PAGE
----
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I'm trying to set up a "coroutine-like" system for a game engine, and am running into trouble finding any way to uniquely identify pointers-to-member-functions in a template function.

I'd like to be able to start & stop coroutines in "Behavior" derived classes by calling CoStart and CoStop methods in the base class that take a pointer to a member function:

CoStart( c_BlinkCycle );
CoStop( c_BlinkCycle );

Where the coroutine methods have a standard signature, e.g.:

CoCommand MyBehavior::c_BlinkCycle( int step ) {
    // ...

I can use a template in the base class to handle these nicely:

template<typename T>
void CoStart( CoCommand (T::* coMethod)(int) ) {
    // ...

However, I want to be able to store some metadata for the coroutine methods on their first use (in CoStart()) and have no idea of any kind of unique way of identifying them. I.e.:

if ( !metadataVector.contains( coMethod ) ) {
     // ... set up metadata

If I could just somehow get the address, or a type ID, or the name, or any kind of unique identifier to the pointer-to-member-function, I'd be set. But with the template, I don't seem to have have any shared pointer type I could cast those to, so I'm kinda at a loss. (FYI, I'm using boost::function and boost::bind later on, but doesn't look like they allow comparisons either).

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If you have a class C with objects c1 and c2, should a member function C::someFunction() be equal for both objects c1 and c2, or should the function pointer be specific to each instance? –  Joachim Pileborg Dec 14 '12 at 23:39
Either is fine - if they compare equal, I can distinguish via the "this" pointer. Main challenge would be to distinguish between C::someFunction1() and C::someFunction2(). –  QuadrupleA Dec 14 '12 at 23:41
You can't compare them with < or >, but I thought you could compare pointers to member functions with == at least? –  Nicholas Wilson Dec 14 '12 at 23:47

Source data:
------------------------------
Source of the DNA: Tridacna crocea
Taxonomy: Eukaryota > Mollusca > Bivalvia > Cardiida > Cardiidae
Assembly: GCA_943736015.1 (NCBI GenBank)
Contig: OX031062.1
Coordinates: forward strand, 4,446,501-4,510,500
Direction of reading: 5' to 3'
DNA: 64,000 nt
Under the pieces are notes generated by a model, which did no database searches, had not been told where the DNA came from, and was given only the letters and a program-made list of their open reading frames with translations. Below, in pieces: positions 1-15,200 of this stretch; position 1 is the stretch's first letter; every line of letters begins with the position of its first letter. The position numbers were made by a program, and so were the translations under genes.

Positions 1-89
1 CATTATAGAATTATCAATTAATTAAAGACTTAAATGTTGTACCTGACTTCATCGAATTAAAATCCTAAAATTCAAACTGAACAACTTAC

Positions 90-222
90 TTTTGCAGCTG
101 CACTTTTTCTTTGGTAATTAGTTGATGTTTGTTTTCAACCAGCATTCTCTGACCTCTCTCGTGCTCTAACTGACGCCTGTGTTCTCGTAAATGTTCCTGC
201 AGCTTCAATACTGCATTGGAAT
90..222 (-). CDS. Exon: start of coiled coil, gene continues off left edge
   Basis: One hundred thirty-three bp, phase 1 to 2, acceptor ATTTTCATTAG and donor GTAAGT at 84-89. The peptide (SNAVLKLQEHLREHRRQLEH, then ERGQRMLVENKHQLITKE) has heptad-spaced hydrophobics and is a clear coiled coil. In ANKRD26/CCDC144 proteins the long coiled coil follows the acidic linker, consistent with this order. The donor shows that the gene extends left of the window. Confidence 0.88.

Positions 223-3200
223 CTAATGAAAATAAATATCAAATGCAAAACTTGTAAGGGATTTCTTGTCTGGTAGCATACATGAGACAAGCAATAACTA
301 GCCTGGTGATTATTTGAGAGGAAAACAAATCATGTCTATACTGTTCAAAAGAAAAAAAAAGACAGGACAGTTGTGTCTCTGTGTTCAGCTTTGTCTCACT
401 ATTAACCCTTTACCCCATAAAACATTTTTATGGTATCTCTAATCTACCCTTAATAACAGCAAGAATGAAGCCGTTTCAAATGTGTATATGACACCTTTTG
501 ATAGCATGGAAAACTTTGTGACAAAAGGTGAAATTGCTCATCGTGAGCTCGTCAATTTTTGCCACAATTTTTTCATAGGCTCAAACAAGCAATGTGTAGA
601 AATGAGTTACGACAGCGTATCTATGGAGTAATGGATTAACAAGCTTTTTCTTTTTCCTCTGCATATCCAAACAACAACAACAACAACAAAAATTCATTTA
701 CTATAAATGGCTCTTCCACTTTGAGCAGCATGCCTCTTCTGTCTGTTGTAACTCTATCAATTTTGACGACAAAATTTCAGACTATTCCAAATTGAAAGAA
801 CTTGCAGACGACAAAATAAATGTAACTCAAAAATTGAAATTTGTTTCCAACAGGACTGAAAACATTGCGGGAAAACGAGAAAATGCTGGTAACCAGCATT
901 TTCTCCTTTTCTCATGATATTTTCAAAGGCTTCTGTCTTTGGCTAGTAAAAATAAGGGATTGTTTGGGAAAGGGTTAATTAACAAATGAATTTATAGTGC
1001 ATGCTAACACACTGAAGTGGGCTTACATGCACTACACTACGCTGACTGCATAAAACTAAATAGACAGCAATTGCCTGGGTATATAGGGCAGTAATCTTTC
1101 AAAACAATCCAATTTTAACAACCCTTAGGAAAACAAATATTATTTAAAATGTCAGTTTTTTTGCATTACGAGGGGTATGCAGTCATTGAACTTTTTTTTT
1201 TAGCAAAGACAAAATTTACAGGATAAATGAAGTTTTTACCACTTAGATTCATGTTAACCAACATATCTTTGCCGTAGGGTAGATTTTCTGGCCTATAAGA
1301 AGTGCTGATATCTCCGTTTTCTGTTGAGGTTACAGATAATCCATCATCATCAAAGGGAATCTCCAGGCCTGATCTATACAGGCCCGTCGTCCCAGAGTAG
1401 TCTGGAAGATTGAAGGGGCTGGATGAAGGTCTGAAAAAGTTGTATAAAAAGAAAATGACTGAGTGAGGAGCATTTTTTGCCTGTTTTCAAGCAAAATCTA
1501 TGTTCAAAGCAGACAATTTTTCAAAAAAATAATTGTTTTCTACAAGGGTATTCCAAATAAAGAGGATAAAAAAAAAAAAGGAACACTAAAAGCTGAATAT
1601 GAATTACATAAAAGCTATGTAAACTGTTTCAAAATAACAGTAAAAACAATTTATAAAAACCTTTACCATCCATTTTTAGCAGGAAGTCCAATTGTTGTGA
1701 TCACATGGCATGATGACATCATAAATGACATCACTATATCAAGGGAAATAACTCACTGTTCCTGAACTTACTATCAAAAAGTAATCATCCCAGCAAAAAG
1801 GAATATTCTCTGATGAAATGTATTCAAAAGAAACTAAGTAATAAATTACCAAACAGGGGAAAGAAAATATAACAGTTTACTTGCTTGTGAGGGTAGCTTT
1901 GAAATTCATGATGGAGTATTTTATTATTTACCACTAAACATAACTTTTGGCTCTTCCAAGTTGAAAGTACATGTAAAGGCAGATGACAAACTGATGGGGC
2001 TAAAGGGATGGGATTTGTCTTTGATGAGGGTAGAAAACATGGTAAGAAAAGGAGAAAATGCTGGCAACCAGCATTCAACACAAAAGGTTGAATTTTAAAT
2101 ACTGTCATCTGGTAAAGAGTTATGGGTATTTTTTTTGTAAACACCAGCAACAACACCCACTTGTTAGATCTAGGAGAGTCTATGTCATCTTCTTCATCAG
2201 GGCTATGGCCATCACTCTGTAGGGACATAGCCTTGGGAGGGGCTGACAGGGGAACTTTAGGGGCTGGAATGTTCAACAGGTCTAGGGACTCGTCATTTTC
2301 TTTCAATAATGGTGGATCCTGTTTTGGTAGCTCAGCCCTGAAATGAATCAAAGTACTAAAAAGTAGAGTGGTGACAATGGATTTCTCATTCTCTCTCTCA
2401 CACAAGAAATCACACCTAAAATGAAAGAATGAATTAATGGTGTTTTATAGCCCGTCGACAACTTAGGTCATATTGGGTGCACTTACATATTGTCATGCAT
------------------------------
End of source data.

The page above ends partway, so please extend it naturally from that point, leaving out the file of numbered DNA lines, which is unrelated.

Problem is with the template on the CoStart() function - I'd love to store a "CoCommand (T::* coMethod)(int)" in the Behavior base class to compare it to, but T only exists in the scope of CoStart(). Might try turning Behavior into Behavior<T> though. [edit: that won't work unfortunately] –  QuadrupleA Dec 14 '12 at 23:54

2 Answers 2

You can use an object with some members to store unique data identifying them instead of function pointers:

template <typename T>
class CycleMod { 
      CycleMod(Meta data): meta(data) { }
      CoCommand start(int){
      CoCommand stop(int){
      MetaData meta;

You can even wrap pointers with a similar class instead of having member functions.

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Don't want to have to create objects for each coroutine though. Ideally I can just define a c_BlinkCycle method in MyBehavior and then call CoStart( c_BlinkCycle ). –  QuadrupleA Dec 14 '12 at 23:49
up vote 0 down vote accepted

OK, think I'm going to give up on trying to uniquely identify the c_BlinkCycle() type methods intrinsically (unless someone knows a C++ trick to do it), and instead have them return a unqiue ID value when they get a certain special "step" parameter:

CoCommand MyBehavior::c_BlinkCycle( int step ) {
    if ( step == -1 ) {
        return CoCommand_Identify(1);

    // ... otherwise do the particular steps...

A little more boilerplate than I wanted, but not the end of the world.

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